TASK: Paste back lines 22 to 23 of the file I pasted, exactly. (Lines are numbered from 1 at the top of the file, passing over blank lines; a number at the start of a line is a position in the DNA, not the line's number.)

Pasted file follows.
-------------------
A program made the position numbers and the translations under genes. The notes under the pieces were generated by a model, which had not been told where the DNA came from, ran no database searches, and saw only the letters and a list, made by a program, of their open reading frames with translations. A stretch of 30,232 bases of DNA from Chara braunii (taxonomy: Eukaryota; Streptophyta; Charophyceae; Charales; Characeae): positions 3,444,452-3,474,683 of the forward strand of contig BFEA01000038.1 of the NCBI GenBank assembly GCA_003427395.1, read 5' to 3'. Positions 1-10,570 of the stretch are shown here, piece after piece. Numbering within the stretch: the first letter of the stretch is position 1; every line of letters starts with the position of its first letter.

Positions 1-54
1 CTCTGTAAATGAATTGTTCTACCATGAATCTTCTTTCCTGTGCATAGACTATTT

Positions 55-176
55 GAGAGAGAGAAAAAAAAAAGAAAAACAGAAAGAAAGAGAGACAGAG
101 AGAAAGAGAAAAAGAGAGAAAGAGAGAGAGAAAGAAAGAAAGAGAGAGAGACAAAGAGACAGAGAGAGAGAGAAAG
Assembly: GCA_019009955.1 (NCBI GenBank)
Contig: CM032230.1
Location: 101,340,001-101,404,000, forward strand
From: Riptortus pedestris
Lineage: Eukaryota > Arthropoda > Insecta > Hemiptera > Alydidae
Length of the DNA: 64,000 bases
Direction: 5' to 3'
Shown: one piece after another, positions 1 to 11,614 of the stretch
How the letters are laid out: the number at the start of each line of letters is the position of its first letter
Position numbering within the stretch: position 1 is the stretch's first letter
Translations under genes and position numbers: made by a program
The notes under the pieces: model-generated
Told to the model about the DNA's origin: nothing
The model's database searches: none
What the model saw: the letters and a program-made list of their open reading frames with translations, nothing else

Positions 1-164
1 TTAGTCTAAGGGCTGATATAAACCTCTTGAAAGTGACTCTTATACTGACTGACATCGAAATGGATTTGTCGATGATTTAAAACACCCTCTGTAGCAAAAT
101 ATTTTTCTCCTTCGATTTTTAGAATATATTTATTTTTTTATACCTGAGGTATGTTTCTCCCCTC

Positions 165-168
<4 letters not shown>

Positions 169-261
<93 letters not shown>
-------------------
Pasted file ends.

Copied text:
Positions 1-164
1 TTAGTCTAAGGGCTGATATAAACCTCTTGAAAGTGACTCTTATACTGACTGACATCGAAATGGATTTGTCGATGATTTAAAACACCCTCTGTAGCAAAAT